The FCC this week sent its clearest signal yet that it expects broadband to become the currency of our media future. At its public meeting next week, the commission will open up the TV spectrum to unlicensed fixed and mobile devices. The idea is to turn the TV band into one big Wi-Fi hotspot.
The excitement at the commission over that prospect is palpable, and understandable. We just want to make sure the FCC has looked sufficiently at the impact on broadcasters before it leaps.
In a speech to eBay online sellers, FCC Chairman Julius Genachowski once again talked about freeing up spectrum for mobile broadband and other uses. And he wasn’t even talking about the FCC’s goal of reclaiming more than 100 MHz of spectrum from broadcasters over the next few years, with the promise of billions to broadcasters who choose to bail on the biz or reduce their options.
He was talking about the final rules the FCC will be issuing on the white spaces proceeding, which will allow those unlicensed devices to share DTV spectrum but without the interference backstops the industry wanted.
The FCC is expected to reverse its initial decision to require the devices, like laptops and cognitive radios, to have remote sensing technology to better identify which channels are being used by TV stations and licensed microphone users such as electronic newsgatherers and sports and bigevent producers. Instead, the system will depend entirely on a database, accessible by the devices, that identifies those registered for protection.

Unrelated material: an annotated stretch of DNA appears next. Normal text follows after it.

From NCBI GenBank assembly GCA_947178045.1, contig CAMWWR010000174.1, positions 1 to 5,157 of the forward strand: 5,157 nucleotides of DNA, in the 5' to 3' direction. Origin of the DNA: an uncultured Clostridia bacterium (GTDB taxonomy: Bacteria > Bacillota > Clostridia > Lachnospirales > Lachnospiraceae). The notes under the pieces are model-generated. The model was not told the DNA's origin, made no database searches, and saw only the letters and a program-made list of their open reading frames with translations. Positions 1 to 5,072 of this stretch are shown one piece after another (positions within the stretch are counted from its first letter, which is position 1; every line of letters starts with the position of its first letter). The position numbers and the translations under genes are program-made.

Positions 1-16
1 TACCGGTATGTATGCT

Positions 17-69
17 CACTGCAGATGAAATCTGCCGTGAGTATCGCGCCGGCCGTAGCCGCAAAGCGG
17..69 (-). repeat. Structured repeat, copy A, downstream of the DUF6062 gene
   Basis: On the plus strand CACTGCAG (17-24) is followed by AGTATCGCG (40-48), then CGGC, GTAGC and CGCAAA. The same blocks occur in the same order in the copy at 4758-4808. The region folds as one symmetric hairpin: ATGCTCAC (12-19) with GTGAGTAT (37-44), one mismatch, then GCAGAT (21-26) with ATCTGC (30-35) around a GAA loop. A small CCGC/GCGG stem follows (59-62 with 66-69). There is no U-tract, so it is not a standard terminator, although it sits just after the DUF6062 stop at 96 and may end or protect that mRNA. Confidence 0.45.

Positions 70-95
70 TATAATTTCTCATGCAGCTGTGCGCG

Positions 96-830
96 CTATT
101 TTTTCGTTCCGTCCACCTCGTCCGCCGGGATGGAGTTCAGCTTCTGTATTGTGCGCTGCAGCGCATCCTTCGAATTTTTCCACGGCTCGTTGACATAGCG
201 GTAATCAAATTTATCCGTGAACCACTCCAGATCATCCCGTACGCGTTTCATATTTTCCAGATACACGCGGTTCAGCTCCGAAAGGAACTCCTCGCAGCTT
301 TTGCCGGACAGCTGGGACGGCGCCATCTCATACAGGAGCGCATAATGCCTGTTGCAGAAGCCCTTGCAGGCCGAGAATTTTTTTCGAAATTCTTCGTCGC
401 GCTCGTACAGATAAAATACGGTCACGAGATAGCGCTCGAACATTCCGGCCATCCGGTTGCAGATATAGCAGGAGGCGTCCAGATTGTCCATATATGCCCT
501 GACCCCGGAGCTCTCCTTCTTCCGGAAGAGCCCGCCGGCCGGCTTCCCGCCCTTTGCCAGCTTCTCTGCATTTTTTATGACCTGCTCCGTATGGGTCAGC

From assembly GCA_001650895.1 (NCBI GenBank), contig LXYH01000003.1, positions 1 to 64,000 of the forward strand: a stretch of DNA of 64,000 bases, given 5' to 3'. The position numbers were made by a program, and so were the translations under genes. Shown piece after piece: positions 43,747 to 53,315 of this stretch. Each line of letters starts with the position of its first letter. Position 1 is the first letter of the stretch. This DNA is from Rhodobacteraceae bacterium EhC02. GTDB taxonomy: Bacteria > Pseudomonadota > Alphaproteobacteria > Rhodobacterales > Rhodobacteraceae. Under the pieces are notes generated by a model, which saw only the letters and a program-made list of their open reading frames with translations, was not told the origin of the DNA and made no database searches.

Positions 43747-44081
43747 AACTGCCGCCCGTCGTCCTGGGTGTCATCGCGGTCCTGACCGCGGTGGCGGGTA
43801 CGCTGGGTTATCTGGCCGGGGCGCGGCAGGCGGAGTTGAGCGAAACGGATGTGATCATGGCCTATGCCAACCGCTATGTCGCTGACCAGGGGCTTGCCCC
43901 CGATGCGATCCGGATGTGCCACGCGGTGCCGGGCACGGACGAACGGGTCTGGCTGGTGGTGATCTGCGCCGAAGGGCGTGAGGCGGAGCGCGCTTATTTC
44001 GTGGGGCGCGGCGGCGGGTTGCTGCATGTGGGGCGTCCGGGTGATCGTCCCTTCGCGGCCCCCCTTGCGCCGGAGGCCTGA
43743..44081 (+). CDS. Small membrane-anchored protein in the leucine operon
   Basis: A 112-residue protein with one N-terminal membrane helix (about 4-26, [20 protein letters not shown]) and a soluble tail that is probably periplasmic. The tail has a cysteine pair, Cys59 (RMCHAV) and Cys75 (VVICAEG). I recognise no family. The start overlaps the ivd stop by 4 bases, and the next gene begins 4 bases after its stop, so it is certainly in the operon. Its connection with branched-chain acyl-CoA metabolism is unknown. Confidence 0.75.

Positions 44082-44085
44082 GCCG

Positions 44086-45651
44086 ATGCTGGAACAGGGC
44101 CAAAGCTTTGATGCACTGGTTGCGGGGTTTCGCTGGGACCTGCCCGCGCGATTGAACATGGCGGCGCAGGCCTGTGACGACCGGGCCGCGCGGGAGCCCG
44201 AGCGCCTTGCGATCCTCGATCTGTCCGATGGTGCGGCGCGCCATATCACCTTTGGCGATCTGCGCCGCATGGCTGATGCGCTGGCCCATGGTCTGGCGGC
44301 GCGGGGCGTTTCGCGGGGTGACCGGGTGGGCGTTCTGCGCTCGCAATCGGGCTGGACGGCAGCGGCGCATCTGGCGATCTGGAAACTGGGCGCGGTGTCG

The FCC is also reducing the buffer between, say, the Super Bowl and the operation of unlicensed devices by more than half.
We’re not saying the FCC is dismissive of broadcasters’ concerns. But clearly, the emphatic nod is toward the wide eyes of computer companies that sought the reduced protections, rather than the concerned glances of broadcasters who don’t need yet another enormous technological challenge to keep an audience already being wooed by numerous new suitors.
Broadcasters could be forgiven for feeling under siege after connecting a bunch of dots—the spectrum reclamation proposal, the white spaces push, the FCC’s proposal to turn TV sets into broadband monitors via a universal set-top—and behind it all the echoes of former FCC Chairman Reed Hundt’s boast that replacing broadcast with broadband was the FCC’s goal all along.
Broadcasters aren’t unwilling to share—but that seems decidedly beside the point. They should get the protections they need for a service that is still the first choice of the majority of the nation’s news consumers.
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